– The return distribution shifts to the left, with negative central tendency outcomes if yields are sub-zero.

– Even if the expected return is positive over time, with yields above zero, there will be more periods of losses over short time-frames, as there is a lower income buffer to absorb changes in capital value.

– The breadth of the distribution may actually narrow. The experience of Japan is that yield volatility is actually lower as yields fall, despite high debt levels and inherent sensitivity to shocks. Although the capital value change increases at lower yields due to convexity, lower volatility of yields overcompensates for this increase, such that total return volatility is lower.

– Although it’s tempting to think that the only way yields can move is up, and hence that there is an asymmetry in short-term returns with yields at low levels, the early evidence suggests there is no discernible change in skew as yields move lower.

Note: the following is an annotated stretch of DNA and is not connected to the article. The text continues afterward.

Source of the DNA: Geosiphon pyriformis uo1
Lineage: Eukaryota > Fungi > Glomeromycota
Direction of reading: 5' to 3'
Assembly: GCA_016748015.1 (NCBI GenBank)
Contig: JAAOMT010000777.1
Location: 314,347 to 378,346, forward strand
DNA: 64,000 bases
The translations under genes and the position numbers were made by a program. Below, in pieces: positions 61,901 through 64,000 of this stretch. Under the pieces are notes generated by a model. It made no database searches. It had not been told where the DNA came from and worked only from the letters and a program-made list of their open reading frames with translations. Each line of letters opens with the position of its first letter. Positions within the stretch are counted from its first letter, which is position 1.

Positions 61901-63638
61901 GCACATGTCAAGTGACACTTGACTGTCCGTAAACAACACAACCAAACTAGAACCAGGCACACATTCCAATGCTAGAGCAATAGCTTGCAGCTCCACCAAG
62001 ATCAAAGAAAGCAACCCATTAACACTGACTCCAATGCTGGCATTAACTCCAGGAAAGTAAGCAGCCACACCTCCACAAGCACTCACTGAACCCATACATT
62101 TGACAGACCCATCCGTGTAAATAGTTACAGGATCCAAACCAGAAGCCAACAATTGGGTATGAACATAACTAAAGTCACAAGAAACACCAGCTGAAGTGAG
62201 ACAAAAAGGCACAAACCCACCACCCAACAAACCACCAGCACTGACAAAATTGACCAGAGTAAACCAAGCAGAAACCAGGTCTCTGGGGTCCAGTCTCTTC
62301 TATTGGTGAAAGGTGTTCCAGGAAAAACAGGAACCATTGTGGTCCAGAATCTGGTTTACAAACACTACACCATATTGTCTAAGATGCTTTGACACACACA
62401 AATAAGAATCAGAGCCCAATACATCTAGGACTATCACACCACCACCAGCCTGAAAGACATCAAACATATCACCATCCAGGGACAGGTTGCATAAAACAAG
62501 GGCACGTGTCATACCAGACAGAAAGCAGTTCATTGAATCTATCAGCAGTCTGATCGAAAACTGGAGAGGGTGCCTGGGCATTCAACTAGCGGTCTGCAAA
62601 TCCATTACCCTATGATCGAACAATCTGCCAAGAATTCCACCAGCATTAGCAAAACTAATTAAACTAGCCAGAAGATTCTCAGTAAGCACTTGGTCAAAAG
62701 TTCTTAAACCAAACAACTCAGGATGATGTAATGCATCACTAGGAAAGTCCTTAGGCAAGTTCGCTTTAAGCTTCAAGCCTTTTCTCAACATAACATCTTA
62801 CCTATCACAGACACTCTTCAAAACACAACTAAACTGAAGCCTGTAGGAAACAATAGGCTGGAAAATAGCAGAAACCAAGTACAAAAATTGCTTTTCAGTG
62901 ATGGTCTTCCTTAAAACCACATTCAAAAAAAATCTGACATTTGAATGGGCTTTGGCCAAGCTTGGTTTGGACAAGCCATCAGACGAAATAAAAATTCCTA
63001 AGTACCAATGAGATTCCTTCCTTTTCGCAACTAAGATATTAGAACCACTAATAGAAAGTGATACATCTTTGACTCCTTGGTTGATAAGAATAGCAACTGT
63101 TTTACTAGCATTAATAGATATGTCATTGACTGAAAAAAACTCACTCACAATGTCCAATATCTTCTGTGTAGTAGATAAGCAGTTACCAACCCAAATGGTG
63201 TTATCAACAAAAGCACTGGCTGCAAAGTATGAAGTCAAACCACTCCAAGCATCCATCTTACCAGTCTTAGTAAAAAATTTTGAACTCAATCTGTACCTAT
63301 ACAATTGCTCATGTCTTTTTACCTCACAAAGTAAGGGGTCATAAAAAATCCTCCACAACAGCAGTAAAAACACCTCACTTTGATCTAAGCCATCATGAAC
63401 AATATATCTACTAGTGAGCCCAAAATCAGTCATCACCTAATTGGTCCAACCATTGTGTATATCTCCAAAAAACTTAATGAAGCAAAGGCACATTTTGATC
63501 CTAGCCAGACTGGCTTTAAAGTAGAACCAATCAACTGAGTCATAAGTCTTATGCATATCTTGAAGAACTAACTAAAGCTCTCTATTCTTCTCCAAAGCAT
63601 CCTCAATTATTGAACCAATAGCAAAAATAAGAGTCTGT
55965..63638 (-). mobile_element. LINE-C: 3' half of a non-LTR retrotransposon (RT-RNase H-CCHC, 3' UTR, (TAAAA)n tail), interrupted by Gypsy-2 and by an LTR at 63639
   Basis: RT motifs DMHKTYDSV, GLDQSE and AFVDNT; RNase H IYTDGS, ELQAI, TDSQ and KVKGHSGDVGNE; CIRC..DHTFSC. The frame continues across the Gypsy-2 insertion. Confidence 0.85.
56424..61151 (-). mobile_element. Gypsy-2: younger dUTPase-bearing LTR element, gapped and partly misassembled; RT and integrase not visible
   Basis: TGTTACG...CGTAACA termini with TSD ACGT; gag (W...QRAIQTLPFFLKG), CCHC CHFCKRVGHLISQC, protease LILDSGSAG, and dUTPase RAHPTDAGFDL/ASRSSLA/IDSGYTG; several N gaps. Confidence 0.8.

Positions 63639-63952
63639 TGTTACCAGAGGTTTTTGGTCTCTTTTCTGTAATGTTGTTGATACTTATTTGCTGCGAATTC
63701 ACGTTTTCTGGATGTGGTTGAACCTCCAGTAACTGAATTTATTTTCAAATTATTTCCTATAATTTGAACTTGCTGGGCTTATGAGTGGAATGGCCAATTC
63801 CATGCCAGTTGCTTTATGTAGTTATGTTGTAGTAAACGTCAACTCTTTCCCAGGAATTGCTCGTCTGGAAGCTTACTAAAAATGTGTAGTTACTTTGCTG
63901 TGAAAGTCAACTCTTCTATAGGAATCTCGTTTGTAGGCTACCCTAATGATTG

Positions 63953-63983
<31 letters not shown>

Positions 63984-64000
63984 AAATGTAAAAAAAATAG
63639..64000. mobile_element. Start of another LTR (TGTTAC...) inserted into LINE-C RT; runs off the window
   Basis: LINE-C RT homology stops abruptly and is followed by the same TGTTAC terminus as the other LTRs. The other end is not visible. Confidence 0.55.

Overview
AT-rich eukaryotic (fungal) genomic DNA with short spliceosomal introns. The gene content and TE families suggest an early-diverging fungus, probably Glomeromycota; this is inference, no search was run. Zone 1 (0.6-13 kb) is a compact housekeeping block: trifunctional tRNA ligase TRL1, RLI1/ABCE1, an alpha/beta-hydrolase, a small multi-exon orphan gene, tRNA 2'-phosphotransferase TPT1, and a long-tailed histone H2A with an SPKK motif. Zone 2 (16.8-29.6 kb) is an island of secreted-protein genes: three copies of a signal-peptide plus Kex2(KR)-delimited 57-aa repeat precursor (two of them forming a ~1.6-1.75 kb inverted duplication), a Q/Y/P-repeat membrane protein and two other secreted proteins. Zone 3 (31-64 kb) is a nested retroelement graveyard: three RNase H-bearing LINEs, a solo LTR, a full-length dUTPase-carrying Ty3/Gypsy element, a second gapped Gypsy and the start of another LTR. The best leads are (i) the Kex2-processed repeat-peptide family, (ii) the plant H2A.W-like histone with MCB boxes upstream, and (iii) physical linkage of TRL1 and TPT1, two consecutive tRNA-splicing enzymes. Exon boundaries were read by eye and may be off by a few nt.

Figure 1: The return distribution shifts with yields


Source: Schroders, indicative only

Figure 2 provides some historical evidence that volatility falls as yields fall, while the distribution of returns stays reasonably symmetric.

Figure 2: Lower volatility and unchanged skew at lower yield


Source: Schroders, Bloomberg

The observation that skew is little affected by yield levels is supported by two recent events:

  • Options pricing in the US was skewed for many years after the global financial crisis (GFC) to reflect expectations of higher rates, as puts were perennially more expensive than calls. However, it eventually shifted to accept a more symmetric outlook as rates stayed ‘lower for longer’ (see Figure 3).
  • More recently, expectations for the European Central Bank cash rate have rebalanced in a similar way, with rates stalled at sub-zero levels.

Figure 3: Skew in rates: after initial shocks, expectations adjust to lower yields